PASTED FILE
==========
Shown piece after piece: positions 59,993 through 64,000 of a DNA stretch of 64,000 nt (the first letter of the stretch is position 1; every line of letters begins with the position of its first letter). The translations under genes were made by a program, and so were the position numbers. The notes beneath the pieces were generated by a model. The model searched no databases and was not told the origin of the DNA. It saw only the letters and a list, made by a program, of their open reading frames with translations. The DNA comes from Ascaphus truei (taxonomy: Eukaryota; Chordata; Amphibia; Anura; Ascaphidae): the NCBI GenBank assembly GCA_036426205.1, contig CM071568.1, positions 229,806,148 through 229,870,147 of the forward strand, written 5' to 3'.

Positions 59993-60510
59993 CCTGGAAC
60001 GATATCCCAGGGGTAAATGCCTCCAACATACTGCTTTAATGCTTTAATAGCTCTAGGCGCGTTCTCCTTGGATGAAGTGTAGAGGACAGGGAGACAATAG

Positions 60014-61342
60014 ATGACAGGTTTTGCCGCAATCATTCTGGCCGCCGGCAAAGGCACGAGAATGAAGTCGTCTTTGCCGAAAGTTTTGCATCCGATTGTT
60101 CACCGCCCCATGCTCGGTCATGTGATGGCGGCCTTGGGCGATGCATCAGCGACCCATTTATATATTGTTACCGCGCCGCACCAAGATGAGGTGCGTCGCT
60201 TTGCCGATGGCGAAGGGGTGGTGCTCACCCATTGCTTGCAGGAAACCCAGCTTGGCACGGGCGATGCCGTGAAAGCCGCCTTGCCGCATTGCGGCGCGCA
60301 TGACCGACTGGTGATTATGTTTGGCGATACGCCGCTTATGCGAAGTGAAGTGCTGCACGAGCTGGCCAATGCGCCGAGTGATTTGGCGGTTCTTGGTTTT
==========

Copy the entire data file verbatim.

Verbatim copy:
Shown piece after piece: positions 59,993 through 64,000 of a DNA stretch of 64,000 nt (the first letter of the stretch is position 1; every line of letters begins with the position of its first letter). The translations under genes were made by a program, and so were the position numbers. The notes beneath the pieces were generated by a model. The model searched no databases and was not told the origin of the DNA. It saw only the letters and a list, made by a program, of their open reading frames with translations. The DNA comes from Ascaphus truei (taxonomy: Eukaryota; Chordata; Amphibia; Anura; Ascaphidae): the NCBI GenBank assembly GCA_036426205.1, contig CM071568.1, positions 229,806,148 through 229,870,147 of the forward strand, written 5' to 3'.

Positions 59993-60510
59993 CCTGGAAC
60001 GATATCCCAGGGGTAAATGCCTCCAACATACTGCTTTAATGCTTTAATAGCTCTAGGCGCGTTCTCCTTGGATGAAGTGTAGAGGACAGGGAGACAATAG

Positions 60014-61342
60014 ATGACAGGTTTTGCCGCAATCATTCTGGCCGCCGGCAAAGGCACGAGAATGAAGTCGTCTTTGCCGAAAGTTTTGCATCCGATTGTT
60101 CACCGCCCCATGCTCGGTCATGTGATGGCGGCCTTGGGCGATGCATCAGCGACCCATTTATATATTGTTACCGCGCCGCACCAAGATGAGGTGCGTCGCT
60201 TTGCCGATGGCGAAGGGGTGGTGCTCACCCATTGCTTGCAGGAAACCCAGCTTGGCACGGGCGATGCCGTGAAAGCCGCCTTGCCGCATTGCGGCGCGCA
60301 TGACCGACTGGTGATTATGTTTGGCGATACGCCGCTTATGCGAAGTGAAGTGCTGCACGAGCTGGCCAATGCGCCGAGTGATTTGGCGGTTCTTGGTTTT